Following hot on the heels of Alfred Dunhill’s announcement that it is reviewing its digital marketing and hiring a new ecommerce manager (MW last week), Jimmy Choo is expected to start selling shoes online in the coming weeks. It is a sign that luxury brands are finally taking the internet seriously as a marketing and sales platform.
Other recent developments include Givenchy appointing digital agency Skywire as its interactive marketing agency in April. Further afield, diamond specialist Tiffany & Co launched a website for the key Chinese market at the end of last month, underpinning its strategy of opening more shops in the Far East. Tiffany is not selling online to the Chinese yet, but could well decide to do so in the future. It has been enjoying what it calls “substantial growth” in online sales to customers in various countries in recent months.
There have been similar spurts of activity in the sector before, with some groups more active than others. One example is LVMH, which launched its eLuxury.com portal. Overall, though, e-commerce and marketing to support it has been patchy. “People who run luxury brands have a very elitist view of the world,” says Peter Matthews, managing director of agency Nucleus. “They’ve been very slow to take up the opportunities online, partly because they felt the internet wouldn’t be used by luxury consumers, that it would be somehow beneath them.”
Such an attitude is misguided, according to Steve Vranakis, head of digital at ad agency Vallance Carruthers Coleman Priest. “The product itself is intrinsically higher-value. The best thing it could possibly do is move online – everyone can see it, but not everyone can afford to buy it.”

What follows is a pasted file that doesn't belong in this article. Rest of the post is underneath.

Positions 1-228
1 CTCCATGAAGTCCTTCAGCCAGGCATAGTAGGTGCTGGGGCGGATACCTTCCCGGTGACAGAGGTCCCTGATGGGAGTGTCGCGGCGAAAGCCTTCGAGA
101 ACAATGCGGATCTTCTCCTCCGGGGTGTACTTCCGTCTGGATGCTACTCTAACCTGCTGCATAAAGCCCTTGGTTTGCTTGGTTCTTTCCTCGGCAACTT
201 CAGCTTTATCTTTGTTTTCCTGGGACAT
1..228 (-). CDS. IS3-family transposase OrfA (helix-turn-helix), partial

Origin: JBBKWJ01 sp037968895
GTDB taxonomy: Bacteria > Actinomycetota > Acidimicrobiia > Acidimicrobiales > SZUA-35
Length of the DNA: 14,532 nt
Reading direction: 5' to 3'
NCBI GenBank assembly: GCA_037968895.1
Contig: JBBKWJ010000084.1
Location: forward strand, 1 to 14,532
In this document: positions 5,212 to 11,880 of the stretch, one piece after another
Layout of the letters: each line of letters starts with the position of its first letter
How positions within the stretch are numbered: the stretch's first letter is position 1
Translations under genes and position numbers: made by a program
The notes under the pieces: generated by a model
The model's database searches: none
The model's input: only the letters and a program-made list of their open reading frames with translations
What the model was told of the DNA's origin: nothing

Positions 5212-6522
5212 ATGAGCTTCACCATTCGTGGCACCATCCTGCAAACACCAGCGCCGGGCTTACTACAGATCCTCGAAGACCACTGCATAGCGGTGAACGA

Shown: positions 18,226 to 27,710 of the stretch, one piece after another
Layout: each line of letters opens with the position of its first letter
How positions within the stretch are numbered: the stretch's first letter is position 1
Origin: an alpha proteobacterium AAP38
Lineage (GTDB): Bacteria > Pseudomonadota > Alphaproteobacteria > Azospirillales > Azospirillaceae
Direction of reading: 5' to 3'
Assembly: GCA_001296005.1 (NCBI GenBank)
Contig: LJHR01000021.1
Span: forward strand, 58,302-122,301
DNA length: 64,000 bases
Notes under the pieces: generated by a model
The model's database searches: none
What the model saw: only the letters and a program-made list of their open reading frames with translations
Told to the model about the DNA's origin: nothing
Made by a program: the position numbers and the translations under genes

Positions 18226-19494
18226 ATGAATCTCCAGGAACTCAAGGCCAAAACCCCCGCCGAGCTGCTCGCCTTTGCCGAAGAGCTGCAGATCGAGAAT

It is not only snobbery that has led luxury brands to shun the Web. The medium can also be disruptive to business models. Luxury brand-owners do not believe in price parity – US customers tend to get better deals, while Asian consumers often pay a hefty premium – and they did not want that fact exposed by a globally accessible website.
On the flip side, it is a cost-effective way of reaching customers without the expense of an extensive network of shops. Luxury brands have always been under-distributed. Dunhill, for example, has just one shop in the UK, one in the US and none in Germany or Italy. While it has a wider network in Asia, it has been struggling to find customers – recently, it has been the slowest growing part of the Richemont empire.
According to Marc Cohen, director of Ledbury Research, which keeps tabs on the rich, they are more likely to be online than any other group – and spend more money there, too.
“The most important trend over the past year has been the huge growth in the number of people buying clothing online, and this is very much the case at the top end,” says Cohen. “Lots of luxury brands are taking a more serious look at their websites now and, at last, quite a number are offering the ability to purchase online.”
Exclusivity is part of the appeal of luxury brands, and too many outlets can damage their cachet – what’s become known as the “Burberry effect”, when the label spread itself too widely and was adopted by chav culture. But there is a balance to be struck and the luxury sector is at least making an effort.